In an accompanying editorial, Ronald B. Turner, MD of the University of Virginia School of Medicine, noted the value of studies on rhinoviruses because of their frequency and huge cost to society. Turner echoed Miller’s sentiment, remarking that the study should stimulate future research into the medical implications of rhinoviruses.
- Rhinoviruses cause at least half of all common colds.
- The study found 26 percent of the hospitalized children had rhinovirus infections—more than were infected with a virus previously thought to be the main cause of serious respiratory illness.
- Children with a history of wheezing or asthma had more than eight times as many rhinovirus-associated hospitalizations than those without.
Steve Baragona | EurekAlert!
Biofilm discovery suggests new way to prevent dangerous infections
23.05.2017 | University of Texas at Austin
Another reason to exercise: Burning bone fat -- a key to better bone health
19.05.2017 | University of North Carolina Health Care
Physicists from the University of Würzburg are capable of generating identical looking single light particles at the push of a button. Two new studies now demonstrate the potential this method holds.
The quantum computer has fuelled the imagination of scientists for decades: It is based on fundamentally different phenomena than a conventional computer....
An international team of physicists has monitored the scattering behaviour of electrons in a non-conducting material in real-time. Their insights could be beneficial for radiotherapy.
We can refer to electrons in non-conducting materials as ‘sluggish’. Typically, they remain fixed in a location, deep inside an atomic composite. It is hence...
Two-dimensional magnetic structures are regarded as a promising material for new types of data storage, since the magnetic properties of individual molecular building blocks can be investigated and modified. For the first time, researchers have now produced a wafer-thin ferrimagnet, in which molecules with different magnetic centers arrange themselves on a gold surface to form a checkerboard pattern. Scientists at the Swiss Nanoscience Institute at the University of Basel and the Paul Scherrer Institute published their findings in the journal Nature Communications.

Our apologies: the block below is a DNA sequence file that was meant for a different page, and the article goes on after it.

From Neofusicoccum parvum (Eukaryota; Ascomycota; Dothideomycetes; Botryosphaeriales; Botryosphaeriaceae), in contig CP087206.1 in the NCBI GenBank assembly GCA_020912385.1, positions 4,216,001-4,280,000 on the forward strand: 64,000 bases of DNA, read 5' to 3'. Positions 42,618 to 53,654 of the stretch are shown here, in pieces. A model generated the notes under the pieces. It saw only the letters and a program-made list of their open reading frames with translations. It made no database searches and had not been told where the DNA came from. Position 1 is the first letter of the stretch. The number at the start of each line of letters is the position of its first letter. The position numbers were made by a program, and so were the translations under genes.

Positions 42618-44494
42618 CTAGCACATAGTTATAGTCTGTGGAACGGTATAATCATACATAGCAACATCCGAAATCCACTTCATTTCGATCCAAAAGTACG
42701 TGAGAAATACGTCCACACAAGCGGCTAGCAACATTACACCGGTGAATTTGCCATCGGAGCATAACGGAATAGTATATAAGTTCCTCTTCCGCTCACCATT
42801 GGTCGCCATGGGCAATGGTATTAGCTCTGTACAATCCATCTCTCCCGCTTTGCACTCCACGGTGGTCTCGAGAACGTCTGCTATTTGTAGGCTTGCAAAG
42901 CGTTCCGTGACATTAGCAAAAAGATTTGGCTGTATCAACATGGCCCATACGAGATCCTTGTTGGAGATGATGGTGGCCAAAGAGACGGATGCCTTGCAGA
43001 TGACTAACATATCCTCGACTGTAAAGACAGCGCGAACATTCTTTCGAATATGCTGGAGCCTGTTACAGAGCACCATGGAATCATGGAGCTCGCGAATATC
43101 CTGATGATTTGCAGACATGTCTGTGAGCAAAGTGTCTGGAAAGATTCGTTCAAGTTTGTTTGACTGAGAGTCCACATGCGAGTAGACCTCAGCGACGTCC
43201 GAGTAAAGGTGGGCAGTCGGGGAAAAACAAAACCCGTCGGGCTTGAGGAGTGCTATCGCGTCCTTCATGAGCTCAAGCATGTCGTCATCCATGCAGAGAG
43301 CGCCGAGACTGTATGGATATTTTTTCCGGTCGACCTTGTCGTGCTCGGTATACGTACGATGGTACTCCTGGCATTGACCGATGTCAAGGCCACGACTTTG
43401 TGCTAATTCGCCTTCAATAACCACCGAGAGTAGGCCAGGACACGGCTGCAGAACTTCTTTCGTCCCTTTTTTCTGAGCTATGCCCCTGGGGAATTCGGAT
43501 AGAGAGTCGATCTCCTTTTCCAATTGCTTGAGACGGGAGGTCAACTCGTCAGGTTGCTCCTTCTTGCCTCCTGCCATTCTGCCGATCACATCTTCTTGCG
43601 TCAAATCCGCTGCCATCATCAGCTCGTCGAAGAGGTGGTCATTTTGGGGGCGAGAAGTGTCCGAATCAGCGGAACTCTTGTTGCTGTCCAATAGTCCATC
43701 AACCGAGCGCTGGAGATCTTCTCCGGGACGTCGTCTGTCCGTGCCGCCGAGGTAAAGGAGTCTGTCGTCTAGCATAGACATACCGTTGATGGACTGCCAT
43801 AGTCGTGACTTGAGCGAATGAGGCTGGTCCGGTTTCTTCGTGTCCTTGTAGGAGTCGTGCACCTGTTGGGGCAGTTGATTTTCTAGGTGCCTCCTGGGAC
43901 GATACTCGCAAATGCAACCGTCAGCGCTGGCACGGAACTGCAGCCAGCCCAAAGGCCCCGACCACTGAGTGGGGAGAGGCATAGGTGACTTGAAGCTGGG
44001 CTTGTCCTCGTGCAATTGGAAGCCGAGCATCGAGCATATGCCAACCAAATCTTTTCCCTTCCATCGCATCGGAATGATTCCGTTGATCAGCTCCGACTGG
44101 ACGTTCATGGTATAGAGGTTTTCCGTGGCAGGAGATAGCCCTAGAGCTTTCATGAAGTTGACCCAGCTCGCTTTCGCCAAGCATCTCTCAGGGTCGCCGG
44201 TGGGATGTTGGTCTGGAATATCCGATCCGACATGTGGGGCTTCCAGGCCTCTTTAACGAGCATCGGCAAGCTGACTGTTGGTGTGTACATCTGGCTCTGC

Ferrimagnets are composed of two centers which are magnetized at different strengths and point in opposing directions. Two-dimensional, quasi-flat ferrimagnets...
An Australian-Chinese research team has created the world's thinnest hologram, paving the way towards the integration of 3D holography into everyday...
In the race to produce a quantum computer, a number of projects are seeking a way to create quantum bits -- or qubits -- that are stable, meaning they are not much affected by changes in their environment. This normally needs highly nonlinear non-dissipative elements capable of functioning at very low temperatures.
In pursuit of this goal, researchers at EPFL's Laboratory of Photonics and Quantum Measurements LPQM (STI/SB), have investigated a nonlinear graphene-based...
24.05.2017 | Event News
23.05.2017 | Event News
22.05.2017 | Event News
24.05.2017 | Physics and Astronomy
24.05.2017 | Physics and Astronomy
24.05.2017 | Event News